Lush's campaign for Guantanamo Bay closure criticised

By Katie Bird

- Last updated on GMT

The latest charity campaign by handmade bath and beauty products
company Lush has been criticised as 'tasteless' and in support of

The UK-based company launched a campaign last week in conjunction with human rights charity Reprieve to support the fight to close the Guantanamo Bay prison. Bath ball supports closure of the prison ​ In order to publicise the cause Lush released a bath ball coloured orange as a reference to the inmates' infamous orange overalls. The ball tells the story of the hope and despair of the inmates of Guantanamo Bay, in particular the creation of a secret garden by some of the prisoners using seeds from their everyday meals inspiring the product's name, Guantanamo Garden. When placed in the bath the ball fizzes, dissolving to release a hidden photo of two of Guantanamo's inmates Al Jareeza News camera man Sami Al Haj and British resident Binyam Mohamed, with a note to urge consumers to take action and visit the Reprieve site. Tasteless publicity stunt ​ However, the UK's shadow minister for culture, media and sport Tobias Ellwood believes the campaign is a tasteless publicity stunt, according to press reports. The brother of the Conservative MP was killed in the Bali bombings and the major suspect for the attack is being held in the notorious prison. "Why are Lush doing this? Is it because they want to promote themselves by using a controversial subject or is it because they have a genuine concern for the prisoners of Guantanamo Bay? I suggest it is the former rather than the latter. I think the whole idea is tasteless,"​ said Ellwood as quoted by British newspaper The Daily Mail. Ellwood added that he felt there were better ways of educating the younger consumer base of Lush about international terrorism. In response to criticisms that the bath ball proceeds were in support of international terrorists, Andrew Butler, campaigns manager for Lush, confirmed that one hundred per cent of the proceeds from the product, exclusive of the VAT, go directly to the charity Reprieve. Lush founder Mark Constantine explained the company's involvement in the cause at the start of the campaign. "Because Lush is a cosmetics company we normally campaign over the rights of mice and rabbits being harmed in pointless and cruel safety experiments, but when humans are being treated worse than rats in a cage we knew it was time to launch an initiative to close Guantánamo,"​ he said.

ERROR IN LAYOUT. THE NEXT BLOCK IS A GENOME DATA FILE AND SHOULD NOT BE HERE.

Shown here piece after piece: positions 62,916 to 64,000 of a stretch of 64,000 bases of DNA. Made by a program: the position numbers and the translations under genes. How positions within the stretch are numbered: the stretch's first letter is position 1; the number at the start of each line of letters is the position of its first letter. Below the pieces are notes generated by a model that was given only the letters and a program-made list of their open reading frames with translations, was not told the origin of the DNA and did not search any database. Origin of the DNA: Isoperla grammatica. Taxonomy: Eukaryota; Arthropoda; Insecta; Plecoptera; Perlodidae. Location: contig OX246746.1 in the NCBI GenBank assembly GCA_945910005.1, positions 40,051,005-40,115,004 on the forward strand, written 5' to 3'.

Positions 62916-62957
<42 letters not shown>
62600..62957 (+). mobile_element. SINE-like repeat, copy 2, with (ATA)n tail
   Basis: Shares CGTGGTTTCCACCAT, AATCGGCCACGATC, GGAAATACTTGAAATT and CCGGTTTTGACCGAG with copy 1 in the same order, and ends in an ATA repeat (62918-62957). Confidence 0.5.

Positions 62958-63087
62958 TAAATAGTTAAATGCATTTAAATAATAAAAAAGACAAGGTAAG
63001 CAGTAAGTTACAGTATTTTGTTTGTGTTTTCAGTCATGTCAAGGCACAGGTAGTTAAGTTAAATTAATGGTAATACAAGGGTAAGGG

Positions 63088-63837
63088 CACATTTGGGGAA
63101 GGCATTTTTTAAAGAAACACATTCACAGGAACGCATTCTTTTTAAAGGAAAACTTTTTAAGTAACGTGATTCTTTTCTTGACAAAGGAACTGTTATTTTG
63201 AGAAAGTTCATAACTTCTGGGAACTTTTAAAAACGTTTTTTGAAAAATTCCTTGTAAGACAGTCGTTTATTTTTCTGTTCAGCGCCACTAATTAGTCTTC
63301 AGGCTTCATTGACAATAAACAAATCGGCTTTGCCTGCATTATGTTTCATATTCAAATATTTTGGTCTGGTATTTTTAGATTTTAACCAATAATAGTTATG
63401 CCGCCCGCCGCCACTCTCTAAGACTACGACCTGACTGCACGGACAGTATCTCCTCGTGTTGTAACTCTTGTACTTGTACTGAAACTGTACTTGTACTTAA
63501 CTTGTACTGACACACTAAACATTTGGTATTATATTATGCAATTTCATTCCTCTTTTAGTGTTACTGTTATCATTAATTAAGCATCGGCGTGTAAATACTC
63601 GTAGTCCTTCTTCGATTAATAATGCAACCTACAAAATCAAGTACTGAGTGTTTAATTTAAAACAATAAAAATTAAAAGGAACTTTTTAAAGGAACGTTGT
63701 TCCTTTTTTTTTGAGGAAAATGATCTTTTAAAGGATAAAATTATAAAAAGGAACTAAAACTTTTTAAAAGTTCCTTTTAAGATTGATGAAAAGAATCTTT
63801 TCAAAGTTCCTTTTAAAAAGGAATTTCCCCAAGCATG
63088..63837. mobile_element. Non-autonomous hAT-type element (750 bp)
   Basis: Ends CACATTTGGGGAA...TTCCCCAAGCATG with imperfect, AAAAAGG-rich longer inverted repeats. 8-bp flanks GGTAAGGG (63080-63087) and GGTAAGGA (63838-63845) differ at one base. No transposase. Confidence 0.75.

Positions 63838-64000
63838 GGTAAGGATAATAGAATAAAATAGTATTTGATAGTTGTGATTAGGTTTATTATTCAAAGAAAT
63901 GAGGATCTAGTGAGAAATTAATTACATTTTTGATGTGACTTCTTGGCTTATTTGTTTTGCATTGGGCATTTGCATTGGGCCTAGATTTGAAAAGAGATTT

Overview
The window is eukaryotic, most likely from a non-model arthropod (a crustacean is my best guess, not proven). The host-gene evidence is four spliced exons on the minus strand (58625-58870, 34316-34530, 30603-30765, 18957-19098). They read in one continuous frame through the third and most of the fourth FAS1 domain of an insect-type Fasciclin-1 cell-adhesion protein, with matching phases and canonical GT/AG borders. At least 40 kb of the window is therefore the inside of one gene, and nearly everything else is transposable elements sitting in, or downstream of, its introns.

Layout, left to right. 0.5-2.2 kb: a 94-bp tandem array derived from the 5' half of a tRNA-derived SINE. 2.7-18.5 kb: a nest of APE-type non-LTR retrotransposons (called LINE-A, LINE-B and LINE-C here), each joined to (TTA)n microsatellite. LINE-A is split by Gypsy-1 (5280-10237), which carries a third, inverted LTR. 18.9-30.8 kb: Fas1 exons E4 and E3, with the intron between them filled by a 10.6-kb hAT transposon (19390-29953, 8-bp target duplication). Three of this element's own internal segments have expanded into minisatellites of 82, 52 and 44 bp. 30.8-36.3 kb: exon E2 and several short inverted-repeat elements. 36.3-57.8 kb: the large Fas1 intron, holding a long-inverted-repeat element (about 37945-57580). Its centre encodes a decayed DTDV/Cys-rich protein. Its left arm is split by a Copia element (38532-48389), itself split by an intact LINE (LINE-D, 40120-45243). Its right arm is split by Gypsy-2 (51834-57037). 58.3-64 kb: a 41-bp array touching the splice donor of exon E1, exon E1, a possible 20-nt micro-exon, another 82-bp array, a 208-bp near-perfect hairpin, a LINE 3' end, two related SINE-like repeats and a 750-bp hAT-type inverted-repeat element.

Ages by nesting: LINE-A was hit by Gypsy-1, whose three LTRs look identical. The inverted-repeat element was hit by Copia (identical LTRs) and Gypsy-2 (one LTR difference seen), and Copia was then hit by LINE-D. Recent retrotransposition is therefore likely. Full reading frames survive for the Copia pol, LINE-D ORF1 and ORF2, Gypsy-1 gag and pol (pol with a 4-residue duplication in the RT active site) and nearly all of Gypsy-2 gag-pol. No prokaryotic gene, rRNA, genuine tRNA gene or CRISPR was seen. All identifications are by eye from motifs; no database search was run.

Related topics: Market Trends

Related news

Show more